Last updated: 8 April, 2013

Still room for nuclear talks with Iran, says diplomat

There is still room for talks with Tehran over its disputed nuclear programme but the run-up to Iranian presidential elections in June complicates the situation, a Western diplomat said Monday.

“There is enough substance for these negotiations to continue,” said the diplomat after the latest round of talks between world powers and Iran failed to reach an accord despite early hopes of progress.

“I would not expect a breakdown,” the diplomat added.

The sticking point at the talks in the Kazakh capital Almaty were demands that Tehran curb its uranium enrichment activities to levels in keeping with civilian needs in return for the easing of Western sanctions which are biting ever deeper.

Iran failed to give “a concrete, comprehensive and complete response” to the offer on the table despite earlier statements of good will, one official said after the talks ended Saturday.

The Western diplomat said the talks seemed to make no progress, despite upbeat Iranian comments about an earlier round in Almaty, because of the election backdrop.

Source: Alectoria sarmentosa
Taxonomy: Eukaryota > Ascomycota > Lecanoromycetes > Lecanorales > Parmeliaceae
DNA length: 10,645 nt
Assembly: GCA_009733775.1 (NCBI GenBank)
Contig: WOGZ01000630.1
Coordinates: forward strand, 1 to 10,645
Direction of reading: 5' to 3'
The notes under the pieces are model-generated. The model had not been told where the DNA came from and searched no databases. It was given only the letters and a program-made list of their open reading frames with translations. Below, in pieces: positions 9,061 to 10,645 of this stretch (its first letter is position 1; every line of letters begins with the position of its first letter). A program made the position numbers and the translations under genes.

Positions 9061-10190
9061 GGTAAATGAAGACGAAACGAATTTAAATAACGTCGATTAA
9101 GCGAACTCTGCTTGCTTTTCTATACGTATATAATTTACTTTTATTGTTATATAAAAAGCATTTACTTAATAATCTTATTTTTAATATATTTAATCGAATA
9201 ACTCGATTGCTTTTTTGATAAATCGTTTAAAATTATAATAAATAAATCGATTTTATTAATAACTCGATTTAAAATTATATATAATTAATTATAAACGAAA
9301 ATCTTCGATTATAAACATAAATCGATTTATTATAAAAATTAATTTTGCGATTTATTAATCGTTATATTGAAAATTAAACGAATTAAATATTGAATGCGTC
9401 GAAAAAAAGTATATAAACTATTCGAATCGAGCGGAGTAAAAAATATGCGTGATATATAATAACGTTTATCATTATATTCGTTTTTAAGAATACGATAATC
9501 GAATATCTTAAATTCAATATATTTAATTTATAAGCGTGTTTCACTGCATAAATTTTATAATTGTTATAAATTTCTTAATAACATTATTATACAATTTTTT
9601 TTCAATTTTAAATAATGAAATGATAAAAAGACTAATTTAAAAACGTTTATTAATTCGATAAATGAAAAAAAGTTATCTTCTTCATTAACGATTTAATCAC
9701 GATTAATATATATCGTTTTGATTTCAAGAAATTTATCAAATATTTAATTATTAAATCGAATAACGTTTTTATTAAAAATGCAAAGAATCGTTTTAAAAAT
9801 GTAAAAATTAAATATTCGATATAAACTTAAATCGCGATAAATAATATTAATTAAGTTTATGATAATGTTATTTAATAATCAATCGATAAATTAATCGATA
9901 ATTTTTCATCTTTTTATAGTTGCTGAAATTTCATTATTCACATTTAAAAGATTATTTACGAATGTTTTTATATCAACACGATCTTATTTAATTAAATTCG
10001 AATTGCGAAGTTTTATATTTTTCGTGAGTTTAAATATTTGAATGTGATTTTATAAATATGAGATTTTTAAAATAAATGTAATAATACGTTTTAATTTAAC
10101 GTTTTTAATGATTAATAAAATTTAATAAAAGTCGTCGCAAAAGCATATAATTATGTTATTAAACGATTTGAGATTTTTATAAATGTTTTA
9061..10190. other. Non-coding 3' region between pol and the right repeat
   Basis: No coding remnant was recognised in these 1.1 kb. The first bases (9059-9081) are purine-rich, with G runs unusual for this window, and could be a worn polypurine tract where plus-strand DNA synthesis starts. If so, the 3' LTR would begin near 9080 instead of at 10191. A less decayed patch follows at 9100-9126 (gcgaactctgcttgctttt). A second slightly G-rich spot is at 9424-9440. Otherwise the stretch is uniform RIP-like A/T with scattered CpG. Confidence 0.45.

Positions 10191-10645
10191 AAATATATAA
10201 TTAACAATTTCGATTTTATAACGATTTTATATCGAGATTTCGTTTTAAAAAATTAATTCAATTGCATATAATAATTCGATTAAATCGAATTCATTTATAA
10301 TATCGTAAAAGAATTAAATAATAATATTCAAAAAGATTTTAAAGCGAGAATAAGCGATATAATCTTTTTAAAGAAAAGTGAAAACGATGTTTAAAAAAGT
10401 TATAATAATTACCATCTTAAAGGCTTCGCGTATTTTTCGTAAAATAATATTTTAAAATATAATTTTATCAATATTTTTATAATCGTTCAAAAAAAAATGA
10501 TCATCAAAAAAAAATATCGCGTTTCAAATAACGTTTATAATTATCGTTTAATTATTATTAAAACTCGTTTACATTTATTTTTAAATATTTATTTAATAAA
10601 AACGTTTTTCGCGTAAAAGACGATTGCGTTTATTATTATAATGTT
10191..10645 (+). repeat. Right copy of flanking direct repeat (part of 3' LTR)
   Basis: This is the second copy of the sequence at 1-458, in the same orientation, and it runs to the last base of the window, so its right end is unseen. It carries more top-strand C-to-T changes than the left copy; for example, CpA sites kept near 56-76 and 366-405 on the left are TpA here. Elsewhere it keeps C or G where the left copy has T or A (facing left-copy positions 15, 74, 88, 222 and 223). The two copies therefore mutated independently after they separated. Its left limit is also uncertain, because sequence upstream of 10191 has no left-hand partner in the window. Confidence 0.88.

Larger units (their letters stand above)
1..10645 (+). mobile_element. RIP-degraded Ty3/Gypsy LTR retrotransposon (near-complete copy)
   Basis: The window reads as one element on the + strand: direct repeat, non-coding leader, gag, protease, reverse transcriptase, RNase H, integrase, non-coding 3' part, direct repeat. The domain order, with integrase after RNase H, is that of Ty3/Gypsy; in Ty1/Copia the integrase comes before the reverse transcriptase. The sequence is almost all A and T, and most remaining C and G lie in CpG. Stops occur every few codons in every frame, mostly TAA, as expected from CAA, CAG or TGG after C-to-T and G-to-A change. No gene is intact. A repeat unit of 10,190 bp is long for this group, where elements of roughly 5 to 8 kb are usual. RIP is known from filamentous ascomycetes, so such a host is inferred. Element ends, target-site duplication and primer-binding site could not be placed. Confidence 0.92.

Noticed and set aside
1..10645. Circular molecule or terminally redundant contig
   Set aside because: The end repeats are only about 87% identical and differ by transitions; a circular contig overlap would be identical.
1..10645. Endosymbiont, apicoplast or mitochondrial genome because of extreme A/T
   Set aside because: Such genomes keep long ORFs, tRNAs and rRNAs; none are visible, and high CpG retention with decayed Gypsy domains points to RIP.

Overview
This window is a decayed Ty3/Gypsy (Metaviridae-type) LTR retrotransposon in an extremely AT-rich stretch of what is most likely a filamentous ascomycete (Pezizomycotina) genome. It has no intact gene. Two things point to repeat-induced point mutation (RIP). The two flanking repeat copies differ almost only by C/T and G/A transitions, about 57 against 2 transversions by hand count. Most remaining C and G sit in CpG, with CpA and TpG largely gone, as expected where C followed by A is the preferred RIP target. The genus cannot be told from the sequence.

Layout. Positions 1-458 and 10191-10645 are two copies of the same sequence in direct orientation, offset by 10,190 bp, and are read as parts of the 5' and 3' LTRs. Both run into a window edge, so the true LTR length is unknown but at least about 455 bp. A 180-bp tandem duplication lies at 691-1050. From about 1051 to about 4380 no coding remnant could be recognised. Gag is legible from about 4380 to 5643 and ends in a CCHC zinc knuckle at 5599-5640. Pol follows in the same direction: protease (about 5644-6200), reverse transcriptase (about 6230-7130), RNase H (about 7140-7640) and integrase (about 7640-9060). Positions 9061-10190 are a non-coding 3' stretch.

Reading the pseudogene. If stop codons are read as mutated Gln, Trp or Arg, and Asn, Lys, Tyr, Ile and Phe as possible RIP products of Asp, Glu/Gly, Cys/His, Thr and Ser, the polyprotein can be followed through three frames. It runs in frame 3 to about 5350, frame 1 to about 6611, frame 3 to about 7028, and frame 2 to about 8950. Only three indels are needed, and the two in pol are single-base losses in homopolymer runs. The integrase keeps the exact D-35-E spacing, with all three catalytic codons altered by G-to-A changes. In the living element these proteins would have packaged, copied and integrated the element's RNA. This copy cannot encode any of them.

“The internal power struggle has an impact on negotiations,” the diplomat said. “Maybe it will be easier once we know who the presidential candidates are.”

“The problem has always been one of trust,” said the diplomat who asked not to be named.

Britain, France, the United States, Russia and China — the five permanent UN Security Council members plus Germany known collectively as the P5+1 — suspect Iran wants to build an atomic bomb under the guise of its civilian nuclear energy programme.

That view has been supported by Iran’s refusal to fully cooperate with UN nuclear inspectors and its failure to disclose in a timely manner the existence of a mountain bunker called Fordo that enriches uranium to high levels just a few technical steps from weapons-grade material.

EU foreign affairs head Catherin Ashton, who chairs the P5+1 talks with Iran, said Saturday she would contact Tehran within days to find a way to move beyond Almaty and agree on a new meeting.